Home Ownership Budget Measures Will Help, But Not Reignite, Real Estate Sector
The recently announced federal budget gives some relief to homeowners, but it is not expected to change the current condition of the real estate market in Kamloops, provincially or nationally. The number of listings on the market not only in Kamloops but nationally are up and the number of home sales are down. It would take a number of factors to change before this ratio adjusts.
The federal budget offered the following: first time home buyer’s RRSP allowance was increased and tax credit was increased. There are also tax write-offs for home renovations.
In an uncertain market these allowances and tax cuts most likely won’t change the rate at which real estate is selling in B.C. but it will encourage current home owners who are on the fence about renovating their home to take the tax write-off as it will not be available forever. The positive aspect of the new home renovation tax write-off is it will keep people working. Some trades people in Kamloops have felt a slow down in their business. This stimulus should encourage home owners to consider hiring a professional to help with renovations.
Below I have included an article from the Vancouver Sun.
Potential home buyers won some small gains out of the federal budget that won’t necessarily re-spark activity in the declining residential real-estate sector, but do go along with the theme of offering incentives for consumers to spend.
In Tuesday’s budget, Finance Minister Jim Flaherty raised the limit for how much first-time home buyers can withdraw from RRSPs to make a down payment to $25,000 from $20,000 for individuals and $50,000 from $40,000 for couples.
Also for first-time purchasers, Flaherty included a 15-per-cent tax credit on home-purchase closing costs to a maximum of $5,000, which would be worth $750 off a buyer’s federal tax bill.
“Perhaps none of these things in and of themselves will be the turning point, or whatever,” Jim Murphy, CEO of the Canadian Association of Accredited Mortgage Professionals, said in an interview. “But they all help, and really it’s the issue of government trying to deal with the whole issue of consumer confidence.”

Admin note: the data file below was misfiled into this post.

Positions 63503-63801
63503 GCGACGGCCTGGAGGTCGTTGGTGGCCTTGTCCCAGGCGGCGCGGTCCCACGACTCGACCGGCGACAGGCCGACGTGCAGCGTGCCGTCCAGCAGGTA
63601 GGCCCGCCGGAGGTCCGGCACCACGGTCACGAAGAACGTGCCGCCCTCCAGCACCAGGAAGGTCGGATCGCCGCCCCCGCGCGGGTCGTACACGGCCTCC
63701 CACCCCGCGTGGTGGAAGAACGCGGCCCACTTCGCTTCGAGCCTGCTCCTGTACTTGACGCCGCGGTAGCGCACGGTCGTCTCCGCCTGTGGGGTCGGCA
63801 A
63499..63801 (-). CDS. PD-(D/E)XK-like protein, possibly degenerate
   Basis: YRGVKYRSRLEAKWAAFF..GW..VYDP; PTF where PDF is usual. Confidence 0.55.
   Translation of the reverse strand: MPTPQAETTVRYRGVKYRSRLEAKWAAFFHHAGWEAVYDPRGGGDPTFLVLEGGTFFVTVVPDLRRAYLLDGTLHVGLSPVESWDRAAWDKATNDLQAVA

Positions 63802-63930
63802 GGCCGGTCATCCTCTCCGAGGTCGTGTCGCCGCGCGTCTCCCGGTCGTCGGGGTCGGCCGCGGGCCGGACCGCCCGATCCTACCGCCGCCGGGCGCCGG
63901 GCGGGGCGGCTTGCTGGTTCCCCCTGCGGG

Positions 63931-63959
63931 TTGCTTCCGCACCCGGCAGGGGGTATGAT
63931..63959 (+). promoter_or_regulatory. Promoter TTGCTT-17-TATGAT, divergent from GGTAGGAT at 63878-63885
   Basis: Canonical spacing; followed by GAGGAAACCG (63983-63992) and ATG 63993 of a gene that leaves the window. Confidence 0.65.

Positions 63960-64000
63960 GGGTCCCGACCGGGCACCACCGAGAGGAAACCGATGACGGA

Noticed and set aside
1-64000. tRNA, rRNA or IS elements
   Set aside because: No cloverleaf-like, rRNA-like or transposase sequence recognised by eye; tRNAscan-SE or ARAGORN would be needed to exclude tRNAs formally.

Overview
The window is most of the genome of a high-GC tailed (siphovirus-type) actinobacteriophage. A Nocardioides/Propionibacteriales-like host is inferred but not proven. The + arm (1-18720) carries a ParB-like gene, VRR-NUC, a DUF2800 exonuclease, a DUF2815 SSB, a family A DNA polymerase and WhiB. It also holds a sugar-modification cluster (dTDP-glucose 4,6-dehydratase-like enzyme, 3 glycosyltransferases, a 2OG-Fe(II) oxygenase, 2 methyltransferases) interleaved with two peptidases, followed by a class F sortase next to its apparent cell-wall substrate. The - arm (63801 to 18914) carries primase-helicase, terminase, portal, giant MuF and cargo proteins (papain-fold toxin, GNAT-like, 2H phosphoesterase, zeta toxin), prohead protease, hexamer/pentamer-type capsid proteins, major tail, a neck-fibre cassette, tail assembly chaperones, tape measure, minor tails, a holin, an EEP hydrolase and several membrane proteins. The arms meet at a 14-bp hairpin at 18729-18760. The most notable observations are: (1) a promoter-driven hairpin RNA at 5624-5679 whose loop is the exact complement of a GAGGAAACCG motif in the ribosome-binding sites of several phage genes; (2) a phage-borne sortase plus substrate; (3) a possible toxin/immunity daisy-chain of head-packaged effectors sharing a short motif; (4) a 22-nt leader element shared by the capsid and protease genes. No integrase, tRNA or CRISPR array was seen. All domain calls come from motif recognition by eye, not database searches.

Murphy said the RRSP home buyer program, first initiated in 1992, has been a very popular program, and that more buyers “than you might think” take advantage of it.
The program allows buyers to withdraw money from their retirement investments tax free for use as part of their down payment so long as they pay it back into their RRSP accounts within 15 years.
The federal government has estimated increasing the limit will cost $15 million a year over the next two years.
The tax credit on closing costs is expected to be more expensive, costing the federal treasury $30 million in fiscal 2008-09, $175 million in 2009-10 and $180 million in 2010-11.
Increasing the limit on RRSP withdrawals to keep step with rising home prices is something the mortgage industry and realtors have been advocating for a long time, Murphy said, and he expects there will be buyers who do use the extra money.
And while the $10,000 increase in the limit for a couple might not be a huge increase, Murphy said it can help reduce the principal of mortgages buyers take out, or help push them over the threshold for not requiring mortgage insurance on their transaction.
“Every little bit helps,” Murphy said.
Dave Watt, president of the Real Estate Board of Greater Vancouver, added that home sales have considerable spin-offs in terms of the furniture new homeowners tend to buy and home improvements they tend to make.
And the whole thrust of Flaherty’s budget was to encourage average people to spend, says Lincoln Schreiner, a Vancouver-based tax-practice partner in the firm PricewaterhouseCoopers.
“When you go into a situation where people start to talk socially about whether their job is going to be there or not, you’re going to be more cautious,” Schreiner said. “People start cutting back on spending, and it becomes like a tidal wave.”